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I Like Smoking, And All The Regulations In The World Won’t Make Me Stop


We live in an upside down, topsy-turvy world. Things we thought were right are wrong; things we thought were true are false. Donald Trump is president. Men are women, low unemployment is somehow bad, the socialist penny has a new shine on it.

But one thing is still unequivocally, simply true. Smoking is bad. It’s bad. There is no argument to be made against the universal truth that smoking is awful, disgusting, smelly, self defeating, weak, pathetic, and not as cool as you think it is. Yet I smoke.

One cannot adequately explain to someone who does not smoke what a sublime and sensual pleasure it is. For the occasional or light smoker, it provides a slight lightheaded sensation and a relaxation of the muscles. It is a brief, heightened moment. For the heavy smoker, it is life’s punctuation. We don’t get lightheaded. We get redirected back to our purpose, a moment to gather and plot out the next few moments of kicking tail. Yes, that’s what lighting up feels like.

Before everyone dips the digital quills into the ink of condemnation, think about it. Even after the revelations of the 1980s that smoking kills, our culture still swims in this. Popular culture tells us so. Let’s just look back at the West Wing.

Everyone gushed when Martin Sheen’s President Bartlett had finally had enough, and had to light up. It was authentic. Barack Obama smoked for years. Did he ever light one up in the Oval Office, Willie Nelson-like? Did he feel that intoxication fill his lungs? I like to think so.

Even as the power of the Oval Office intoxicates, so does tobacco. Is there a picture of Franklin Roosevelt without a cigarette? And did that give him the common touch? Often and significantly, the cigarette is the equalizer, the plain and plaintive pleasure shared by planters and patriarchs. Sometimes the bums bum the banker a smoke. Sometimes they just stand for a moment and smoke together. Talking.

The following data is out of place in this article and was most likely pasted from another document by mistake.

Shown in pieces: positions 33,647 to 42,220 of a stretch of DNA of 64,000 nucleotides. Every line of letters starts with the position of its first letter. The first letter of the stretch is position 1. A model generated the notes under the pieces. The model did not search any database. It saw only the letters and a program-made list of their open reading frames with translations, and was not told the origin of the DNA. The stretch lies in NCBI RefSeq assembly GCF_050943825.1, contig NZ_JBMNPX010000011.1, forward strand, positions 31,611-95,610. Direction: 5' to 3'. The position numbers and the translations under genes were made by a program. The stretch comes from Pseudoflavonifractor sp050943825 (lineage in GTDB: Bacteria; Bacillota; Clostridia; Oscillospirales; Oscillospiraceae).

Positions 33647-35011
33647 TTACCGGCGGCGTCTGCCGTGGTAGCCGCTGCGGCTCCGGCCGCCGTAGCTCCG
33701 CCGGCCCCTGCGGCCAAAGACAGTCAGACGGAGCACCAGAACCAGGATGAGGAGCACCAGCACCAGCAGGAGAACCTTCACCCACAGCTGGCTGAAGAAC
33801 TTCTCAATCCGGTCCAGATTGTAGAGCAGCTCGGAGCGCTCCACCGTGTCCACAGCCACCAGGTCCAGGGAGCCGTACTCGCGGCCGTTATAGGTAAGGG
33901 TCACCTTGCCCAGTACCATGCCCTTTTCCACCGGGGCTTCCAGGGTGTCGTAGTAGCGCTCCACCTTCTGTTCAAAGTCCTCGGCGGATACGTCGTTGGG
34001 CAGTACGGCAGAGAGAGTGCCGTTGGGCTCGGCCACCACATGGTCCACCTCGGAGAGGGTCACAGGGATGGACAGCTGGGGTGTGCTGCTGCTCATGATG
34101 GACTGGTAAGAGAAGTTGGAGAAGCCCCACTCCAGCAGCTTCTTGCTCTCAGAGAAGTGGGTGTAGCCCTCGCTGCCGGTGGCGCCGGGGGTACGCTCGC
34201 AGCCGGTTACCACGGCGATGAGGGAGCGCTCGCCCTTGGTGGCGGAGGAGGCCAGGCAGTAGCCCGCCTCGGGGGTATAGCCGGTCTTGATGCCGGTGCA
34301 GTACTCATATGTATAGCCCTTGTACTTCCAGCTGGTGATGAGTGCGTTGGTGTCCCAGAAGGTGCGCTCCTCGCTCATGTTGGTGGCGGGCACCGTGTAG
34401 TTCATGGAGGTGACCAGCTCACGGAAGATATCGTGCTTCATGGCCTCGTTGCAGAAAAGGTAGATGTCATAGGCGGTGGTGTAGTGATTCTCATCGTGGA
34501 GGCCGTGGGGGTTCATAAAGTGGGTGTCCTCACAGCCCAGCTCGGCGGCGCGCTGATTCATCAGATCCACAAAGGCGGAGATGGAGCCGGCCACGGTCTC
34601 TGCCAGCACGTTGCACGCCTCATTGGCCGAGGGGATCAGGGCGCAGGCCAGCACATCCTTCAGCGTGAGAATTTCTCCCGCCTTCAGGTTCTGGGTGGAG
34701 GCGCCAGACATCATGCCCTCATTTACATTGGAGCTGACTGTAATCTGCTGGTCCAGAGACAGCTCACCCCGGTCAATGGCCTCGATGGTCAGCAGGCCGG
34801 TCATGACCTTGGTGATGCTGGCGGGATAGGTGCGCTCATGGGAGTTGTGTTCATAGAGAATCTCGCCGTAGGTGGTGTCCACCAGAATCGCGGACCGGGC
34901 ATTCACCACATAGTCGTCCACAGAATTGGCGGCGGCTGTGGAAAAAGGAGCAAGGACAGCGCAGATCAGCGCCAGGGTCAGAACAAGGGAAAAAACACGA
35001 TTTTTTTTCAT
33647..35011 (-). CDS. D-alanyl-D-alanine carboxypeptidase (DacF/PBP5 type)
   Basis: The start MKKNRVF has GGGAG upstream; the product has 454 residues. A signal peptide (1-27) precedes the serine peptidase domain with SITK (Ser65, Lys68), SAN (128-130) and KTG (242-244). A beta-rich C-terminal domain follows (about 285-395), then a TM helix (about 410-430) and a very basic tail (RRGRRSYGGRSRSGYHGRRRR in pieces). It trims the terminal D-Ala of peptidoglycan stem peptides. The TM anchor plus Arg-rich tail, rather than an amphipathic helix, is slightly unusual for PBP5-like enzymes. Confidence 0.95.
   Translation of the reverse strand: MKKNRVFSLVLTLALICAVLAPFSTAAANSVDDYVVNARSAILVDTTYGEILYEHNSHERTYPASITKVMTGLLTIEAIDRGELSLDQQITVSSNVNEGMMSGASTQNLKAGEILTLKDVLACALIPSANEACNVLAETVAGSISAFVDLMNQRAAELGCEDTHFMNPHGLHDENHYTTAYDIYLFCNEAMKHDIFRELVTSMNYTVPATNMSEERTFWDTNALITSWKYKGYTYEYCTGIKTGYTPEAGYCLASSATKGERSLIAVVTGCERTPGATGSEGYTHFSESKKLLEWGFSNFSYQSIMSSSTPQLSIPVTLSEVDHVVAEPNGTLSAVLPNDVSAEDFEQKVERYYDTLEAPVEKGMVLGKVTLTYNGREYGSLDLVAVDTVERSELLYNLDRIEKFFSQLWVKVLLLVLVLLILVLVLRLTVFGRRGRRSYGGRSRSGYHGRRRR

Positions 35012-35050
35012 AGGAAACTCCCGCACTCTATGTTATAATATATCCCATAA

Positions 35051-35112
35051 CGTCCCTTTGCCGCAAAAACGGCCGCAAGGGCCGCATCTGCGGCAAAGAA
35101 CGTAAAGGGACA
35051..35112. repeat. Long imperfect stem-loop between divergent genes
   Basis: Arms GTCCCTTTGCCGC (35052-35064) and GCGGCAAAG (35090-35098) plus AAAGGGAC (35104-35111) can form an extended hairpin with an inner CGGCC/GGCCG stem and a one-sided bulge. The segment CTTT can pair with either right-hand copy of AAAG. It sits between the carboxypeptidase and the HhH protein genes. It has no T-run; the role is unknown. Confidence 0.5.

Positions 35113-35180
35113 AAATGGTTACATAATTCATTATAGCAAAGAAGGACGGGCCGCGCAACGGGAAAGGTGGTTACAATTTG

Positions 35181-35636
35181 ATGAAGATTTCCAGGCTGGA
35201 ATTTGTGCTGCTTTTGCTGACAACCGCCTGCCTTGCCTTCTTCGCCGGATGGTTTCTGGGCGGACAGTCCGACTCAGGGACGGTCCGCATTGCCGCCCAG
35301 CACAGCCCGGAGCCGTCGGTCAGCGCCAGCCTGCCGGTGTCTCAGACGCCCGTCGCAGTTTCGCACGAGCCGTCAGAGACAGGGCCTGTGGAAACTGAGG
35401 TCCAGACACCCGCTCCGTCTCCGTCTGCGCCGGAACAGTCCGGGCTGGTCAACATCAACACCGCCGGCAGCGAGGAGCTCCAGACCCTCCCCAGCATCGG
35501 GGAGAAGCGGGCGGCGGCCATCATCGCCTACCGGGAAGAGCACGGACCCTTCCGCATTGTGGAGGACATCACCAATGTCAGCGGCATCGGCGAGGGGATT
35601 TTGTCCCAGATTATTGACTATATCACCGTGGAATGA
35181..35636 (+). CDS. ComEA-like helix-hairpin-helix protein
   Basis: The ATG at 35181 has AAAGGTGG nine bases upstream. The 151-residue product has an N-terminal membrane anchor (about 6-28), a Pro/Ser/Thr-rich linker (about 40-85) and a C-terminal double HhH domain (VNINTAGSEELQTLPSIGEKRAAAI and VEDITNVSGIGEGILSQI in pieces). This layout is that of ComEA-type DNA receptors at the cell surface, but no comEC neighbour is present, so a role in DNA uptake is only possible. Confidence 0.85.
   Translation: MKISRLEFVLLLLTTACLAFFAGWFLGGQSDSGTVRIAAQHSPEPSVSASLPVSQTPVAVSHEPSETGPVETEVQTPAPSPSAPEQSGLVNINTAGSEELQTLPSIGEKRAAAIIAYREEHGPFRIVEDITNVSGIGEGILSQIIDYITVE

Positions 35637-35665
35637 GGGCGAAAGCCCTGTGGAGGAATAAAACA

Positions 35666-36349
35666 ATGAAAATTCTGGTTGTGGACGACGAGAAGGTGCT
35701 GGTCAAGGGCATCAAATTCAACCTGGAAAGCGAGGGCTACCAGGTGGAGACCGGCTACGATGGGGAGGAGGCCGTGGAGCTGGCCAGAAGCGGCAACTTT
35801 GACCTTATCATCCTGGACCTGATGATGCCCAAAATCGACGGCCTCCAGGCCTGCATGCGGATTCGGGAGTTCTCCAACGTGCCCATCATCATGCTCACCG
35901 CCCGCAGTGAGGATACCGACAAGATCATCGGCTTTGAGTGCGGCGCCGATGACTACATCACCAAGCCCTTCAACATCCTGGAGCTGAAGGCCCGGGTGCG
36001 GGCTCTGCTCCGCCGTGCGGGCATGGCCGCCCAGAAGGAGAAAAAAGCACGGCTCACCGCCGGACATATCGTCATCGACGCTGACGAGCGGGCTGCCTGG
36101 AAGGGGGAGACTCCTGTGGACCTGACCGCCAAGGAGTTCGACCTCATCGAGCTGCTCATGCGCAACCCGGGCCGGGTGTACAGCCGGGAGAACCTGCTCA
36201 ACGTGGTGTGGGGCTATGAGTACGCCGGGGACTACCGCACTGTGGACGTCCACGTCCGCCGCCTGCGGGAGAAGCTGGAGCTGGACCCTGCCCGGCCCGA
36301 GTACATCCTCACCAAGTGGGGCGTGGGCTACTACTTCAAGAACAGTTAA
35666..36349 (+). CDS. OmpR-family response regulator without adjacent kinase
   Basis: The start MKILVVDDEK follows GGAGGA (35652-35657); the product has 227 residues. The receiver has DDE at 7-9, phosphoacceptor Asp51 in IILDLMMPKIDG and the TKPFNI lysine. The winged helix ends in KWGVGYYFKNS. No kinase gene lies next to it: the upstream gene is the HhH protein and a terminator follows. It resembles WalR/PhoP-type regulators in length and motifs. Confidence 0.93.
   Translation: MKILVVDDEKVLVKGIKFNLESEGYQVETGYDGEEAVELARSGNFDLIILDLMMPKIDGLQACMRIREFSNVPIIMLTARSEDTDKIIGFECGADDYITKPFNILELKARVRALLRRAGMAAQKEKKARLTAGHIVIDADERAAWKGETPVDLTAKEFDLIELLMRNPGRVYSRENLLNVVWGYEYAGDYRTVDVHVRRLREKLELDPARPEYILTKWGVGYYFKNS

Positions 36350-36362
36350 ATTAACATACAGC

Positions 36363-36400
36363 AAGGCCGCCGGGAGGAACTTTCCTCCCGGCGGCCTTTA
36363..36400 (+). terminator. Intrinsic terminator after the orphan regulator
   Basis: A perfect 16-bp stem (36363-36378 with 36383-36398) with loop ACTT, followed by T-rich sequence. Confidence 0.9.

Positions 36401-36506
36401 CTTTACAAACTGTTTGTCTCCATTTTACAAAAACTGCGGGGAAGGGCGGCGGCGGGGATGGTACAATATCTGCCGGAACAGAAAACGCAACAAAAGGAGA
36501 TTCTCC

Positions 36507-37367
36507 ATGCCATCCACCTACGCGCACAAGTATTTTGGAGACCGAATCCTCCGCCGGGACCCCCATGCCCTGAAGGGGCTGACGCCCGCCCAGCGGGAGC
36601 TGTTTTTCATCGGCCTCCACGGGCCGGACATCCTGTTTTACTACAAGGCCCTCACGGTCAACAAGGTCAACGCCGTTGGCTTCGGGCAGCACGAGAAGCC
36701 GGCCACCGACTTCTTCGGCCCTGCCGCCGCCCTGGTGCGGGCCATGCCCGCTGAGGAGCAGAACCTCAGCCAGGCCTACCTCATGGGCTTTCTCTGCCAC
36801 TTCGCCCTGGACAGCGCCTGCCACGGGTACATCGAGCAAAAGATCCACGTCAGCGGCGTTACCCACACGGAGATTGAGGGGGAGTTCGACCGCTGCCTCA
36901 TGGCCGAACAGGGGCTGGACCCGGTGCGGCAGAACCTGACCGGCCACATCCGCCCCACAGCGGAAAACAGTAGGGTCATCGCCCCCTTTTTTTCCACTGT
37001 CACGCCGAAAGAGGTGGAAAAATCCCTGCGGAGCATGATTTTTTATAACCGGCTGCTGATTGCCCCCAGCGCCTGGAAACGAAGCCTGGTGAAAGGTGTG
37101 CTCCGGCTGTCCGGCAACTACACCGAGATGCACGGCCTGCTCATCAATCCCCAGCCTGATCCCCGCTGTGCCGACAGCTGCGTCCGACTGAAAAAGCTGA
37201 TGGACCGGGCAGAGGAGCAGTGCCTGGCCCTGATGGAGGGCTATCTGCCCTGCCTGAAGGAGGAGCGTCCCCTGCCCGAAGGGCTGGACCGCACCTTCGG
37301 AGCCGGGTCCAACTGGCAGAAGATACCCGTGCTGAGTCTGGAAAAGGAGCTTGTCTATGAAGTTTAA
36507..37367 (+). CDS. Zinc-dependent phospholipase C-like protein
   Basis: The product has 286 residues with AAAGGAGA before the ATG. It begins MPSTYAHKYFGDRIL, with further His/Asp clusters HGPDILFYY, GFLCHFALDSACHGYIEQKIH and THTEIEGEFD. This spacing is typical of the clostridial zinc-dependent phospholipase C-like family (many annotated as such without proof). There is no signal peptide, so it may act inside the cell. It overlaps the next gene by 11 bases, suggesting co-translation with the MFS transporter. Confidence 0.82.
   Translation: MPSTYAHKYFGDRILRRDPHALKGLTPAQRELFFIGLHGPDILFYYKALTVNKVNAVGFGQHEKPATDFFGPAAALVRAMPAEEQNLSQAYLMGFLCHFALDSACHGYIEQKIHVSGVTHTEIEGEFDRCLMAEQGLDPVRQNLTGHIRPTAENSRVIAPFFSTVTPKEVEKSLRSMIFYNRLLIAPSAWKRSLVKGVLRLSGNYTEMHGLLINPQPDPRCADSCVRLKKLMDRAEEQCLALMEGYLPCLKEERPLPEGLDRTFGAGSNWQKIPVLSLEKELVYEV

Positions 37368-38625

I think of the train and bus stations of my youth, planes being a rare and distant luxury. And there is smoking. When I was a very young adult it was inside, then outside. And all the interesting people, conversations, the open and mad, wild Americans crossing land and spending the slower moments smoking and telling of their adventures. And there was smoking. And there was the haze of it hanging in the close, choking air.

If we have to say goodbye to smoking, as perhaps I must, is it best to pretend it was meaningless? What a fool’s breakfast it is to awake and pretend that we don’t do it because we like it and it helps us. The “we like it” part is not particularly controversial, the “it helps us” part is. But it does help me. I’m smoking as I write this. I just drew smoke from the rolled cigarette in my left hand as I thought about what I should write next.

I’m all for risk-reduced products. I’m all for tobacco in new forms that cause less harm. When I recently interviewed the CEO of Philip Morris, he for the first time suggested that someday tobacco might come back as a slightly unhealthy product like booze, fast food, or college. They have groundbreaking reduced-risk products. I’m here for all of that. But in the meantime, I smoke.

Smoking means a lot to me. Maybe that is wrong, or crazy, or weak, but it is what it is and I accept it. We live in a society that teaches us to be ashamed of our bad choices, and maybe we should be. Maybe we drink too much, smoke too much, and express ideas that are harmful too much. Maybe we should stop eating meat to save the planet. Maybe every moment of fun we squeeze from this too short life is selfish and wrong. But who cares? Live a little before you die.

I accept the judgment of the puritans who think the delicious puff I just took off my cigarette is the road to perdition. It probably is. But in my chilly Brooklyn backyard, coat on, laptop open, it feeds me. And nobody has to like it, except me.

Make no mistake, I’m scared. Every morning cough, every slight chest pain, every moment out of breath makes me wonder if I’ve crossed that final line. But we all cross it someday. I still smoke because I still think right now matters more than a future that may or may not arrive. Make of that what you will.

I don’t expect to ever give up tobacco. If I can use it in less harmful forms, okay. But what public policy makers have to understand is that a lot of people like me won’t just stop. We don’t want to and we don’t think we should have to. We will pay your taxes, exile ourselves to outdoor smoking areas, and accept mockery. What we won’t do is stop using tobacco.

Keep us in mind in setting public policy. Know we exist. No matter how many of us die, we aren’t going anywhere. So why not focus policy on giving us safer alternatives that help us live longer instead of making moral proclamations? I’d really appreciate it.